Tag Archive for 'code'

Sun to relicense X.Org code under standard MIT

Sun has been contributing to X for 21 years and now they have announced that all this code will be made available under the standard MIT license, rather than a derivative thereof.

-c

Quote for the day..

Our mission is to establish Microsoft’s platforms as the de facto standards throughout the computer industry. Our enemies are the vendors of platforms that compete with ours… The field of battle is the software industry… Every line of code that is written to our standards is a small victory; every line of code that is written to any other standard, is a small defeat. Total victory…is the universal adoption of our standards by developers, as this is an important step towards total victory for Microsoft itself..

James Plamondon, Microsoft Technical Evangelist., from his “Highly Confidential” paper “Effective Evangelism“.

Think about that next time you’re programming your .NET applications with Mono..

What’s the diff?

Don’t mind me, just posting something on my blog for later retrieval, that is how to create patch in unified format. I always forget.

diff -uNr file1 file2 > patch

Don’t know why I can’t remember, it’s so simple; “u” for “unified”, “N” for “new file” and “r” for “recursive” (if needed). I always get stuck with capital Urn.. it’s not an Urn, it’s not an Urn. Now that I’ve forced myself to blog it, it’s ingrained in my brain!

Linus on the recent Microsoft code contribution

I’m sure you’ve all heard about the recent code contribution from Microsoft for the Linux kernel. I’ve written an article about it for Linux Magazine and was fortunate to have Linus answer a few of my questions to give his perspective on it all. Enjoy!

Microsoft submits code for Linux kernel

Yes, the unthinkable has just happened. Microsoft has submitted code for the Linux kernel, licensed under the GPLv2.

The code in question includes three drivers for their Hyper-V virtualisation technology which makes Linux guests work better.

Why is this a big deal? Well it signals that Linux and free software is powerful and gaining influence, else Microsoft wouldn’t bother at all.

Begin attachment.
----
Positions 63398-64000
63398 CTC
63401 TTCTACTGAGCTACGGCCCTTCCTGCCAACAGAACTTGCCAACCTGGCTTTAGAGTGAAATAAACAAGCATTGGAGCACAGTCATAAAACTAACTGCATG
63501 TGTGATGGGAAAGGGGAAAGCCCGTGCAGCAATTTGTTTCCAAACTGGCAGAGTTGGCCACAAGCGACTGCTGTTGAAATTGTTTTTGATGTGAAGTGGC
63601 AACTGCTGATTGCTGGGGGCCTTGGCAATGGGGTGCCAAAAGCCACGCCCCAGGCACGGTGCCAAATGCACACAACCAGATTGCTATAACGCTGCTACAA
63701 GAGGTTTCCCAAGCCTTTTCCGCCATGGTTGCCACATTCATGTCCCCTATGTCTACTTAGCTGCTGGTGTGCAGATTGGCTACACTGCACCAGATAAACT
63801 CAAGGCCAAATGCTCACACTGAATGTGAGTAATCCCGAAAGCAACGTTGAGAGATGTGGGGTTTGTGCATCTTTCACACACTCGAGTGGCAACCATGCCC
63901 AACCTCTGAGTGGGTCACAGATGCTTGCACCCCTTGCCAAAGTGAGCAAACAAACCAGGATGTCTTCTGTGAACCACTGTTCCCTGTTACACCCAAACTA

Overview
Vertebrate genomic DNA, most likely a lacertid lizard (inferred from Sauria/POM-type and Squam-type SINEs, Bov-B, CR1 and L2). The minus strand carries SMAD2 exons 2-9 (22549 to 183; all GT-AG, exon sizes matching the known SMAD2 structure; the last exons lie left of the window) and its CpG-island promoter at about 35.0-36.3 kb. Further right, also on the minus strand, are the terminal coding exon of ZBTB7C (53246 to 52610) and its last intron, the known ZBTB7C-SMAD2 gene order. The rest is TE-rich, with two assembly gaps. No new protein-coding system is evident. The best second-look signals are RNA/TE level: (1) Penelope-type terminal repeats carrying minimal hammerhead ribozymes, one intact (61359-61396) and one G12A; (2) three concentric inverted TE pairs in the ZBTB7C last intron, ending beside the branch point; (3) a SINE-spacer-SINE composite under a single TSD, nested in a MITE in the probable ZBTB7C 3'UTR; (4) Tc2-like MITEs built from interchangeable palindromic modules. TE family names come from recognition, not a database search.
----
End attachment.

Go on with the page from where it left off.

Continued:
Also, Microsoft previously called the GPL a virus and even anti-American and even Communist.

As Greg Kroah-Hartman mentions in his blog

But, on the other hand, this is Microsoft, so it is a big deal. There are two major aspects of what they did here:

* They released the code under the GPLv2 and publicly stated that this is a valid license for companies to release code under. They will be continuing to contribute under this license, as they work to clean up the code, and add new features and fix bugs as time goes on. This is a huge step forward for Microsoft from what they have previously stated in the past.
* They publicly stated that the proper license to release a Linux kernel driver is under the GPLv2

Of course Microsoft is doing this for their own gain. It is not to benefit the community, but themselves by ensuring Linux runs properly under their own virtualisation technology so that they can compete with other products out there such as Xen, KVM, and VMware.

Still, it’s interesting to see Microsoft do a complete 180 degree flip about Linux and the GPL, as it shows just how influential free software has become.

Update: Groklaw has a good article on this too.

Microsoft wants Linux to run on Windows, in short. So remember what comes after the ‘Embrace’ part… So this is about not losing customers to Linux. And ultimately to replace it, if they can. That’s the ‘Extinguish’ part.